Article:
New 529 Account Rules Passed with Extender Provisions

Your Guide to State, Local, Federal, Estate + International Taxation

Many are aware of the last minute tax “extender” provisions passed in December, 2015. But you may not be aware of the numerous other tax provisions passed in conjunction with this legislation. One of them being relative to section 529 plans.

The end of year legislation known as the Consolidated Appropriations Act (H.R. 2029), made a few taxpayer friendly changes to section 529 rules by expanding the definition of qualified higher education expenses that are eligible for tax-preferred distributions from Sec. 529 accounts to include computer technology and equipment. A higher education expense students have had to deal with for many years now, but better late than never.

Section 529 rules are also modified to eliminate the distribution aggregation requirement so that any distribution from a 529 account will be treated as coming only from that account even if the individual making the distribution has more than one 529 account. In addition, the changes now allow a refund of tuition that was paid with amounts distributed from a 529 account as a qualified expense if the amount is recontributed to a 529 account within 60 days. The provision is effective for distributions made or refunds after 2014, or, in the case of refunds after 2014 and before the date of enactment, for refunds recontributed not later than 60 days after the date of enactment.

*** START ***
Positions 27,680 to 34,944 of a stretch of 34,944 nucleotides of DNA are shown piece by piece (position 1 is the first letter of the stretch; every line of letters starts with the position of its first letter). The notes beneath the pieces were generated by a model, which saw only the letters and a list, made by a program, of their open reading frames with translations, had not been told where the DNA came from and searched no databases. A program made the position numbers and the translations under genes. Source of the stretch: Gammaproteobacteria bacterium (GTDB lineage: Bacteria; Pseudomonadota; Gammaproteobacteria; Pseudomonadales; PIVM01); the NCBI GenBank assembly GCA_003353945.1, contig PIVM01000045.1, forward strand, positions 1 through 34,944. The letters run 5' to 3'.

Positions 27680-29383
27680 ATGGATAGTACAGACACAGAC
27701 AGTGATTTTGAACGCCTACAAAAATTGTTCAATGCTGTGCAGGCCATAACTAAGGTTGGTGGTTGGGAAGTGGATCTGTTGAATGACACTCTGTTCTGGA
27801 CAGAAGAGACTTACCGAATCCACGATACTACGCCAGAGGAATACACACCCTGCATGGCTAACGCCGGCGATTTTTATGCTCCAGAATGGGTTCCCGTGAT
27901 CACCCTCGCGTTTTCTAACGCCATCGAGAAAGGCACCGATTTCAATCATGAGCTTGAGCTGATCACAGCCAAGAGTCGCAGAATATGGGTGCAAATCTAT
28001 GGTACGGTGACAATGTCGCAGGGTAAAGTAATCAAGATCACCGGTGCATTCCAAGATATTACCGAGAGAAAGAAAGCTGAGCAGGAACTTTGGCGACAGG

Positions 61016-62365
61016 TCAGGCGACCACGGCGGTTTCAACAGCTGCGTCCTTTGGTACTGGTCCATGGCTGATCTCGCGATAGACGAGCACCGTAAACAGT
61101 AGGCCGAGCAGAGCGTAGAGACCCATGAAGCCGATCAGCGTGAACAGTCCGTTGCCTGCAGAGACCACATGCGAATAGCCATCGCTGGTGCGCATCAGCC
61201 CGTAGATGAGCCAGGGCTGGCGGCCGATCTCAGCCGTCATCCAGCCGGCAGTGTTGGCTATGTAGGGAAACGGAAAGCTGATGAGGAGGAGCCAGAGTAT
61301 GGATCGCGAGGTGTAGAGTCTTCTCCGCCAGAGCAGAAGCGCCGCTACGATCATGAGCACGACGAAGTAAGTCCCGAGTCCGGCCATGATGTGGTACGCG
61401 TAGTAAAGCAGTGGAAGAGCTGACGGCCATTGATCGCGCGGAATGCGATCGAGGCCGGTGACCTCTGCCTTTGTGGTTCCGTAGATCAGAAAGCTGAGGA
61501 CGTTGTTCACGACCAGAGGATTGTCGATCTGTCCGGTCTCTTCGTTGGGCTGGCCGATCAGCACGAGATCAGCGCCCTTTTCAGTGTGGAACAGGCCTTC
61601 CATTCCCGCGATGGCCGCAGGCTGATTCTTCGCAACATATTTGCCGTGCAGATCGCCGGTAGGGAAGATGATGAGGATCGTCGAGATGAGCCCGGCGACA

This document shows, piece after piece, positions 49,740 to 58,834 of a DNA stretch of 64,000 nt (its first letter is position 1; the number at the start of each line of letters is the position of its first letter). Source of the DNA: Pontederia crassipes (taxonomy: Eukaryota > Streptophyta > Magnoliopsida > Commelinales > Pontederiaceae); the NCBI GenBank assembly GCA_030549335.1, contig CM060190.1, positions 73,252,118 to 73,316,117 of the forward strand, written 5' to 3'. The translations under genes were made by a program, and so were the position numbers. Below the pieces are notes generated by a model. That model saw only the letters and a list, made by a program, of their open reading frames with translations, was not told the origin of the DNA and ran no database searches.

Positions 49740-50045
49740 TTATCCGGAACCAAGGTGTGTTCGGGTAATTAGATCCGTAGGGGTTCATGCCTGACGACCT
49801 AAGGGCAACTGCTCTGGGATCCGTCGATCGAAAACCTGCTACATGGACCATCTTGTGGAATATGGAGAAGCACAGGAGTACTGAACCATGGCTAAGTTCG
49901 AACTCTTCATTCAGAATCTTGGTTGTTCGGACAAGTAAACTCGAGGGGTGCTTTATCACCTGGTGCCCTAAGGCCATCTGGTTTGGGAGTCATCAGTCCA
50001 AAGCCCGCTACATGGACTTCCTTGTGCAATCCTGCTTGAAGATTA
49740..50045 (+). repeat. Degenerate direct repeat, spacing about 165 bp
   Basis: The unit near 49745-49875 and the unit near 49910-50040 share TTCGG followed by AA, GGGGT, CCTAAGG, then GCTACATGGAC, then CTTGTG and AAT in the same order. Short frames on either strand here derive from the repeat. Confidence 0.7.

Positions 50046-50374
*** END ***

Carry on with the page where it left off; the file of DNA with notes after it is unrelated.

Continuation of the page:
As a side note, for those familiar with ABLE accounts (Achieving a Better Life Experience for the disabled), which work very similar to section 529 plans, the act now allows individuals to establish ABLE accounts in any state. Previously, individuals could set up accounts only in their state of residence.

By Dale F. Jensen, CPA